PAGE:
Less discussed, perhaps, but no less significant has been the spread of this terror mentality to the domestic police force. One obvious change is the pronounced “militarization” of modern law enforcement. Cops on the street increasingly look like soldiers patrolling foreign territory.

The similarities go far deeper than armored uniforms and advanced weaponry. They extend to the very ways in which they police. Officers were already divided between whether they were “warriors” or “guardians.” In this new era of terror, they are now crusaders actively defending the sacred security of law-abiding, “free” citizens.  They are literally “preserving the peace” of their communities, now against the “extremist” elements that supposedly imperil them. 
It is in this heightened world of mass paranoia and racial prejudice that these murders must be understood. Philando Castile was shot by police only days before the Dallas attacks. Previous to this fatal encounter, he was stopped 52 times. This was not the scrupulous action of a traditional police force. It was the putting in place of mobile checkpoints against an oppressed population presumed to be armed and dangerous. 

Here the difference between terrorism and crime disappeared into a larger mission to protect the safety of good “American citizens” menaced by the barbarism of homegrown drug dealers and gangbanging. Je suis the Suburbs.

Just as every Muslim is a potential suicide bomber, every black male is a possible gun wielding thug. The thin racial line between privilege and prejudice has become ground zero for terrorist prevention. The War on Terror has come home. 

America’s Deadly Terror Policing

The police have thus taken on a new and dangerous role as part of a global security force against terrorism. Just as international law can be contravened for the sake of international security, so too can legal niceties such as due process and judicious restraint be forsaken when confronted with a potentially perilous criminal element.

On the surface it seems utterly preposterous that Castile should have died for having a “wide set nose” that linked him spuriously to an armed robbery. However, this makes complete perverse sense when placed within the extreme calculus of terror. Former British Prime Minister Tony Blair exemplified this misguided thinking in rationalizing the Iraqi invasion, declaring 

“The crucial thing after September 11 is that the calculus of risk changed … it is absolutely essential to realise this: if September 11 hadn’t happened, our assessment of the risk of allowing Saddam any possibility of him reconstituting his programmes would not have been the same … The point about [9/11] was that over 3,000 people had been killed on the streets of New York, an absolutely horrific event, but this is what really changed my perception of risk, the calculus of risk for me: if those people, inspired by this religious fanaticism could have killed 30,000, they would have” 

The hundreds of thousands of Iraqi civilian deaths exist alongside the thousands of black deaths at the hands of police as collateral damage in the ongoing struggle to protect 'civilization' safe from destruction.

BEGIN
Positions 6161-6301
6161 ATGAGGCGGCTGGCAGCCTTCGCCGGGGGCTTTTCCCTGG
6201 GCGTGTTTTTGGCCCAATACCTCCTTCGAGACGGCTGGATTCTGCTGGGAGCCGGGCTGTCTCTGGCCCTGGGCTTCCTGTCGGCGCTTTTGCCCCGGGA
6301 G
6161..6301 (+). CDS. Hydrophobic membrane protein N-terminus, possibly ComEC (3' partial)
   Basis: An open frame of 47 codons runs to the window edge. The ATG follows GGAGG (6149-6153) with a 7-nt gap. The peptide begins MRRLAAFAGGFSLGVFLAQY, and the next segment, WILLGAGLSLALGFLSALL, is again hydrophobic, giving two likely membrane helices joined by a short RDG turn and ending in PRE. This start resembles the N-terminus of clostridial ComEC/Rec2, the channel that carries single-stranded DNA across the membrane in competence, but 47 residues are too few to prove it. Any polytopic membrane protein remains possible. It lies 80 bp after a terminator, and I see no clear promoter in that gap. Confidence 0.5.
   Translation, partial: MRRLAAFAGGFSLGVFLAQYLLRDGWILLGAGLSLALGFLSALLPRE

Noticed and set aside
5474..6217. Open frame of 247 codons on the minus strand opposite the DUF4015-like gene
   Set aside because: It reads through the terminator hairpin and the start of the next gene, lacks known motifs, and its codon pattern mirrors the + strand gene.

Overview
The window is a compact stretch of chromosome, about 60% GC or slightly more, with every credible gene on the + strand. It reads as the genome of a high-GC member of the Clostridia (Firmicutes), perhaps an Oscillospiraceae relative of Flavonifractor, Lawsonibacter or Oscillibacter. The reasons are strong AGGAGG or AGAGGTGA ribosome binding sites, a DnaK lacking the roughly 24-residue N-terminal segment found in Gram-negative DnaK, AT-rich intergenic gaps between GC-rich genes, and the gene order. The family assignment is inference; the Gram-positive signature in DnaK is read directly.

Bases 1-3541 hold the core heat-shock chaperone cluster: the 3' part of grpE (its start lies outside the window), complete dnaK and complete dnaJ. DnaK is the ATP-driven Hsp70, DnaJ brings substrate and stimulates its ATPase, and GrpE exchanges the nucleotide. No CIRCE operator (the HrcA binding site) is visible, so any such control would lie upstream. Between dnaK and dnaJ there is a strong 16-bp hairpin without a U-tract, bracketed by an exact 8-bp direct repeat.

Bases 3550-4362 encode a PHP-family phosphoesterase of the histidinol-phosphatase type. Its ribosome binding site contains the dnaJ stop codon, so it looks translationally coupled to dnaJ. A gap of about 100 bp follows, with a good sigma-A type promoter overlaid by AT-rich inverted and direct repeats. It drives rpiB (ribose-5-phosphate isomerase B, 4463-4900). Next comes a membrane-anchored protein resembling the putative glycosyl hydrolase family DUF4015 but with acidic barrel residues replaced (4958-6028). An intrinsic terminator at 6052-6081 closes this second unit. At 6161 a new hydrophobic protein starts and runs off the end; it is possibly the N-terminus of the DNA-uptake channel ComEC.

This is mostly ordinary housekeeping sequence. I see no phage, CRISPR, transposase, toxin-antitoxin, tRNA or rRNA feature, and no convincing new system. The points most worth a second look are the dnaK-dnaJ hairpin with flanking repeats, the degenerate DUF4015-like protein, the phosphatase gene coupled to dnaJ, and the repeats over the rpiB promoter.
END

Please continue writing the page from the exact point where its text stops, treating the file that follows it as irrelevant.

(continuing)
The Black Lives Matter movement remains a simultaneously restrained and progressive response to this policing terror. Their attempted marginalization by many with the at best naïve proclamation “All Lives Matter” only fans the flames of an already volatile situation. Sadly the Dallas shootings – stained with both police and civilian blood – were an all too predictable consequence of a world war that is now invading American shores.

The immediate response by Dallas officials has only reinforced this climate of terror. They referred to the suspect – not coincidentally a veteran of the Afghanistan war – as connected to black extremists while many in the media as well as politicians falsely associated this action with the Black Lives Matter movement. It is crystallizing a fatally familiar 'us versus them' narrative of good 'authority' versus evil 'radicals'. The recent shooting in Baton Rouge – though the full details of the case remain unknown – speaks to the precipice the country finds itself on. America is a nation teetering on the dangerous edge of sectarian violence between a population that believes they must seek their own justice after the courts have failed them and a besieged occupying police force fearful not only for their authority but their lives.

Instead this escalating violence must be a wake up call for the US to end such a divisive and repressive mentality, to challenge its doublespeak belief that 'policing is peace', and to see that the real terror is rooted in its own fears and racism. The US must understand that its embrace of terror policing will ultimately lead to its self-destruction, leaving a trail of black and blue tragedy in its wake.

(Peter Bloom is a lecturer in the Department of People and Organisations at the Open University. His primary research interests include ideology, subjectivity and power, specifically as they relate …)

Courtesy: Open Democracy